• I think you’re right, Rachel–for you as well as everyone else. Every writing class/conference I’ve ever been to, they’ve said, “The writers who get published are the ones who don’t give up.” I used to think they were just blowing smoke to keep me paying for classes, but I’m starting to believe it’s true.

  4. LOL, brilliant chart! Can I see your day job peeping through? Concise and organized.

    It’s particularly discouraging if one is writing topical stuff (for example, if someone was writing about pandemics last summer — I bet in three years, we’re going to see a lot of Ebola-type epidemics in fiction if the first one sells well). SF still will do serializations of novels, but I’m not sure how that works these days . . . they may also have a significant time lag, and probably aren’t open to new writers.

    (-: Thank goodness, I’m stuck back in 1899 for my book. The era will be just as popular as it was 10 years ago.

    • That is definitely a benefit of doing historical fiction. I wrote a suspense thriller about ten years ago that referenced all kinds of up-to-date technology–like WiFi. Even if I’d gotten it published right away, that stuff would have been dated by the time the book came off the press. It was a definite lesson to steer away from time-bound plot devices.

      As far as day job peeping through–yep. I love flowcharts.

  5. Great post! I’m currently editing my first manuscript and getting some feedback from readers. I’m continually weighing up whether I want to self-pub or pursue the traditional route. I feel like self-publishing might save a lot of stress in trying to get a contract, despite being a lot of work. I’m definitely not afraid of hard work but I’m worried of shooting myself in the foot in terms of my ability to get sales. I’d love to hear of people’s good experiences with self-publishing.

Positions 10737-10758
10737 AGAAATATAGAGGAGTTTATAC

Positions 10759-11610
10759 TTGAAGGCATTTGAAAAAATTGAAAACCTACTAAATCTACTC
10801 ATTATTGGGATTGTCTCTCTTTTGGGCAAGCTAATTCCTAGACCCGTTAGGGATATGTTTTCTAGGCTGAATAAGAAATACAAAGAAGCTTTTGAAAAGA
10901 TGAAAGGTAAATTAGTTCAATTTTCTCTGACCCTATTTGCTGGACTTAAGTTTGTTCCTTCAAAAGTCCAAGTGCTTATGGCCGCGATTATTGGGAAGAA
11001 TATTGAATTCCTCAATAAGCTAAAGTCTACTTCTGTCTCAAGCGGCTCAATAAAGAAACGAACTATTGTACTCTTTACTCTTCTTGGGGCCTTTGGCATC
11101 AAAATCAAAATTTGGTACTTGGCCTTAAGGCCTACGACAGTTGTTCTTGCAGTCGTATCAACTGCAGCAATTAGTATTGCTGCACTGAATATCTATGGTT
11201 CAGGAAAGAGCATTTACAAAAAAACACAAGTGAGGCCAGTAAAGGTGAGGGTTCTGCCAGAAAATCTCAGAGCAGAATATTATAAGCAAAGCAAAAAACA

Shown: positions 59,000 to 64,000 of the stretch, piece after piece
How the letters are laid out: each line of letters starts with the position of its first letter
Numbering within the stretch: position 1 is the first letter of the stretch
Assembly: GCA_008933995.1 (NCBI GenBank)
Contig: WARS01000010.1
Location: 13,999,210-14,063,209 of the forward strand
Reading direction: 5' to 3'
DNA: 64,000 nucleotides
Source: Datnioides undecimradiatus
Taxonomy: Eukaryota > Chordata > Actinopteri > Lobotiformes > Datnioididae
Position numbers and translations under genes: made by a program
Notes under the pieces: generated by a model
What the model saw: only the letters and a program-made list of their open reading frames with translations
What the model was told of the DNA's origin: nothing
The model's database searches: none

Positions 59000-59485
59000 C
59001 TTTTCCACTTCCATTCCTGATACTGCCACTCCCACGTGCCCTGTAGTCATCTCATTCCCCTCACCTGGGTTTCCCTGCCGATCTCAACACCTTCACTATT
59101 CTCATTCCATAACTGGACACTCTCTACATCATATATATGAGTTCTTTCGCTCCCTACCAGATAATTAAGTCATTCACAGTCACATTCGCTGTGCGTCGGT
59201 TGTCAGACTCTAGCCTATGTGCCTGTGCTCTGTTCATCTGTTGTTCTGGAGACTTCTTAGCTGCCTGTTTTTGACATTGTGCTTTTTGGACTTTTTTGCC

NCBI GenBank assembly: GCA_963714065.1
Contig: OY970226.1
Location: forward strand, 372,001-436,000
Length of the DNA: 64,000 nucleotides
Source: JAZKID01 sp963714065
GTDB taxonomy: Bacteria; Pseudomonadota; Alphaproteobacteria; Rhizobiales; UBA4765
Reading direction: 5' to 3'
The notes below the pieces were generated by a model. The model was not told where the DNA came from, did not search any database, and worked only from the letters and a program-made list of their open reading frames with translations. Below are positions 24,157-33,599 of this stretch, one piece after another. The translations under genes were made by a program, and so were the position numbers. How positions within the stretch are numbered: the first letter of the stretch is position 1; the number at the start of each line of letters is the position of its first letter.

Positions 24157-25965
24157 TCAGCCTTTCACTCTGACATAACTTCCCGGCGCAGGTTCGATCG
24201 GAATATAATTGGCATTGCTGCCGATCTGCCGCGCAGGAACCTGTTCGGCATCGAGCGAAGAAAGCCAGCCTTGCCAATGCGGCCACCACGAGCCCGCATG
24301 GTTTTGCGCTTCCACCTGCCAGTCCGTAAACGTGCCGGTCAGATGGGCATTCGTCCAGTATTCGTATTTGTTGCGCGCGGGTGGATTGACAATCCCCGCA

• Check out Bella Andre or Barbara Freethy, Monique. Both have self-published very, very successfully and are generous in sharing their know-how. Courtney Milan is another great source of advice and inspiration. And last but not least, are you a member of RWA? There is a self-publishing loop there that’s a gold mine of information.

      Self-pub is a different type of slow game. From what I’ve heard, the keys to success (apart from having a great story, obviously) seem to be: write a series, brand it consistently, make sure it has a professional-standard cover, editing and formatting, write a lot and publish often. The consensus seems to be that it works best when you have at least six titles available.

      • Thanks Jilly! I’ll be sure to check out those authors. I’m a new member of RWAus so I’ll have to check if there’s a self-publishing community down here. The good news is I have a series planned 🙂 Thanks for your advice!

        • Another positive self-pub story: one of the members of my long-time writing group, Joe Downing, wrote a non-fiction book called The Abundant Bohemian, How to Live an Artistic Life Without Starving to Death in the Process. It’s stories and quotes about people who chose “the road less traveled,” and it’s fascinating. He self-published it in paperback plus electronic last winter. The last time I saw him, he’d sold over 500 copies–more than enough to pay for publishing. That’s not a huge success story, like Eragon, but it’s one that can be achieved by anyone with a story to tell that resonates with people.

          As the chart inidcates, is that you have to sell 10x as many books through a traditional publisher as you do through self-pub to make the same money. Given how slowly I write and how long it would take me to have six books available, I think I’m better of traditional, if I can swing it. But if I can’t, I’ll definitely self-publish.

  6. Pingback: Jilly: Memory and Mistakes | Eight Ladies Writing